7 tips to help you take stock before restocking food storage

Food storage jars on shelves. Undated. | Photo courtesy of Pixabay, St. George News

FEATURE — There have been just enough teaser days lately to get home gardeners excited about planting for the summer and fall harvest. However, before getting out your gardening gear, take stock of what is still in the freezer, pantry or food storage room – whether you participate in preserving garden produce or seasonal case-lot sales.

Family changes, including new additions or downsizing, make taking inventory imperative. Adding 50 quarts of fresh home-canned tomatoes or two more cases of cream of chicken soup to the shelves just because that’s what you’ve always done may not serve you well any more.

Basic guidelines for effective food storage are generally straightforward. Here are seven tips:

1. Store only high-quality foods. You may be familiar with the saying, “You get out of something what you put into it.” While this may not be specifically referring to food storage, it is still a true statement. If you preserve bruised or over-ripe produce, don’t expect it to magically turn into high-quality apple pie filling or firm, tender green beans. This is also true of dry goods that may already be old or unclean.

2. Practice first in, first out. When stocking your food storage areas, place recently purchased items behind existing food. This will help ensure that food is consumed before spoiling and before the expiration and best-if-used-by dates. If you purchase items in bulk, not all items may be individually dated. Keep a marker close by to include the date.

3. Many people raise their own livestock or hunt wild game, and it is not uncommon to have home freezers full of packaged meat. Again, be reminded that to avoid freezer burn and tough meat, these also needs to be dated and rotated—even more regularly than home-canned foods.

4. Store what you use, and use what you store. There are those with extended family members who love to give advice on food storage. Just because it is suggested that powdered milk or honey be part of every family’s emergency or long-term food storage plan, it doesn’t mean you have to. If your family prefers canned milk or granulated sugar, go with what you know you will use. Moreover, if you don’t cook with dried beans, for example, perhaps you would be better off storing commercially canned beans.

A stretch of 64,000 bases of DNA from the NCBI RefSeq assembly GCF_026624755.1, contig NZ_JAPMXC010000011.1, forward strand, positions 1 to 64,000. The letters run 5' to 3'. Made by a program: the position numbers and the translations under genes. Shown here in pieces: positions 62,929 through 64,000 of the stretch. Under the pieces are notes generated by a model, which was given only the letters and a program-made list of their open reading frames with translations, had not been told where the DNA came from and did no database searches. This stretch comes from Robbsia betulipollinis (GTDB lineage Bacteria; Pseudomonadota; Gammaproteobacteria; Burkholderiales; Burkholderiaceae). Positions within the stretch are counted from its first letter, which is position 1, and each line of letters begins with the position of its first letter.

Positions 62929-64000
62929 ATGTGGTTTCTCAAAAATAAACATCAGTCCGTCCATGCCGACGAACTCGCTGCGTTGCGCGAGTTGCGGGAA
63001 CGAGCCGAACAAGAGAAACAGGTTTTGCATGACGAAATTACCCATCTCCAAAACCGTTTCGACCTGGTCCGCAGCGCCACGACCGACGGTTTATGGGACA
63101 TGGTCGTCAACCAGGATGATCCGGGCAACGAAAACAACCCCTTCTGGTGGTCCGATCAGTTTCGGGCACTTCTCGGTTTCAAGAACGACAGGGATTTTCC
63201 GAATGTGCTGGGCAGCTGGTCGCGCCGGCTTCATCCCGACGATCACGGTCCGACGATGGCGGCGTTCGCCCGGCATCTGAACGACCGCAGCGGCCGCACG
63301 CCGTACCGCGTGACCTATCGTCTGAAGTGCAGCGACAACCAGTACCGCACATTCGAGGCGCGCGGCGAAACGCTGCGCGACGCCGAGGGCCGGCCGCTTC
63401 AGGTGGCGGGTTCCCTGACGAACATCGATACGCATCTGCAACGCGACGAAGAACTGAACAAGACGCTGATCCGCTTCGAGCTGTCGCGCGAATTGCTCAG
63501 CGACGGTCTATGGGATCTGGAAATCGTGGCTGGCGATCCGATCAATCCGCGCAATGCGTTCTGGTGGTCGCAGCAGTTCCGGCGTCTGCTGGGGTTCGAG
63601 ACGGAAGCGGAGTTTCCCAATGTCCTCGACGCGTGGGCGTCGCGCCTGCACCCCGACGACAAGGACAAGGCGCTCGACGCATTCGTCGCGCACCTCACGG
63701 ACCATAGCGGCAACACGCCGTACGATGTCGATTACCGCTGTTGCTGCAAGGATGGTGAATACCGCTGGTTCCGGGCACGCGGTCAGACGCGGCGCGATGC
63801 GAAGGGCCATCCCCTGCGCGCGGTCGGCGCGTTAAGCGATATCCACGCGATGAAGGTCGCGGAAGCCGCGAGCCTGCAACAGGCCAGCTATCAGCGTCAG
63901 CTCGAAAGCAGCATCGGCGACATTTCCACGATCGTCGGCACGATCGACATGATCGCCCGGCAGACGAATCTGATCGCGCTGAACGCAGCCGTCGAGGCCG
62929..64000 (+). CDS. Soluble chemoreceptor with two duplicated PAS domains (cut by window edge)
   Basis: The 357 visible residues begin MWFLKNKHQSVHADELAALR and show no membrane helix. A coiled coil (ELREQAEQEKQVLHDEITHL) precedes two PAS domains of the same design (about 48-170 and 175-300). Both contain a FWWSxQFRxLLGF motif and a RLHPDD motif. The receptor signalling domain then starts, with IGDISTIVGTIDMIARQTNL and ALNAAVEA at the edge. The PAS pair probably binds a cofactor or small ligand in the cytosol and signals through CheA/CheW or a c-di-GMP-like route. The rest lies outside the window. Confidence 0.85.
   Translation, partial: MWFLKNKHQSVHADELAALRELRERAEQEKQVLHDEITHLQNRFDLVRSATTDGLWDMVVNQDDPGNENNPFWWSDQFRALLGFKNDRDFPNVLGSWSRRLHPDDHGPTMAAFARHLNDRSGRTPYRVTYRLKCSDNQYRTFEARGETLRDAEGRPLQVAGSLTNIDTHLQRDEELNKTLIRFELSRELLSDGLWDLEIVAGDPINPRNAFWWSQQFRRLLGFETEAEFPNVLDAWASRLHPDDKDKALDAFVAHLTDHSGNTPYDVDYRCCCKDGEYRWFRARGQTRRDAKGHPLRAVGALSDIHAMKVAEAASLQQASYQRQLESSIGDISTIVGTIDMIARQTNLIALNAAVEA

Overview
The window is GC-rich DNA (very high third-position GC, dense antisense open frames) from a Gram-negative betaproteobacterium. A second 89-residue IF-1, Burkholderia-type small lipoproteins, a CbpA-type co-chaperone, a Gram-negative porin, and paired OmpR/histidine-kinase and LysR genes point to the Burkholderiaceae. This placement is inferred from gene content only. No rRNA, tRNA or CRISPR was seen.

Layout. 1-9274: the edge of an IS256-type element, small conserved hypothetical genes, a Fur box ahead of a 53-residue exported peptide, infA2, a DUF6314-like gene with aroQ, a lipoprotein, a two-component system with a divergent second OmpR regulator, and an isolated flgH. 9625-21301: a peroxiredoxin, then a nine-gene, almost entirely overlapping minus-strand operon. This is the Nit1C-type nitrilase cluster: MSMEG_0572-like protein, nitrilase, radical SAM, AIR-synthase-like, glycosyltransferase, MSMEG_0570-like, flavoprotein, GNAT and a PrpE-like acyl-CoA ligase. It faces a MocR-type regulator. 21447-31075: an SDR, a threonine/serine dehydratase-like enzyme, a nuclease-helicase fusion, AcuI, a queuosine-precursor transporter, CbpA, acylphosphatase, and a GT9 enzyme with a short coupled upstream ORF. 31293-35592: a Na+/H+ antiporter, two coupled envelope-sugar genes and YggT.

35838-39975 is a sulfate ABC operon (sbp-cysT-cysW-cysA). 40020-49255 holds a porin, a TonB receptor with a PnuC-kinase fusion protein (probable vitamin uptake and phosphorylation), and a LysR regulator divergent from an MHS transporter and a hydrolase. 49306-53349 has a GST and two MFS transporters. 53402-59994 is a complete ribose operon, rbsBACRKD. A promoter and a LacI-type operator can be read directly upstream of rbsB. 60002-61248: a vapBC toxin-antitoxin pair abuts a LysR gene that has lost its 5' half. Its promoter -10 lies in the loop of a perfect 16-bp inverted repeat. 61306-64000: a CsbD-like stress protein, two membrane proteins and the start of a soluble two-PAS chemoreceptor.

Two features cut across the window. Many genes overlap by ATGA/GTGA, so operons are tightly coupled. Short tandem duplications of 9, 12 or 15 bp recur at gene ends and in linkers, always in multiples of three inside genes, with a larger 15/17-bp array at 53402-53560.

5. Avoid going into debt to purchase food storage. Looking over supermarket ads highlighting case lot sales can be exciting, but walking into the store with cases of food items strategically placed throughout the store raises the excitement to a whole new level. Before leaving home, make a list, determine how much you will spend, and stick to it. If you plan to buy a half case of canned corn, stick with your plan, even if you have to have an employee divide a box for you.

6. Store foods appropriately. It can be very disappointing to take a bag of rice from your pantry shelf only to find it has been nibbled on or has been infested with weevil. Pests feed on or breed in flours, cereals, grains, dried fruit, nuts, candy and other stored foods–if they can get to them. Take time to clean and disinfect the entire area if evidence of pests is found. And to avoid this from happening in the future, as soon as the foods arrive in your home, take time to transfer them into air-tight containers or divide and place in smaller bags and store them in the freezer.

7. Keep food storage areas clean, organized and pest free. If the only space you have to store foods is in a garage or storage shed, it will take additional planning to keep your food items safe, clean and not forgotten. It may require you to install insulated cabinets with doors and avoid storing grains and such in unsealed containers in the same space.

There are a variety of food storage inventory sheets for tracking food that comes in and goes out. In your favorite search engine, type in “food storage inventory sheets” and click on “Images.”

Written by KATHLEEN RIGGS, Utah State University Extension family and consumer sciences faculty.

Email: [email protected]

Twitter: @STGnews

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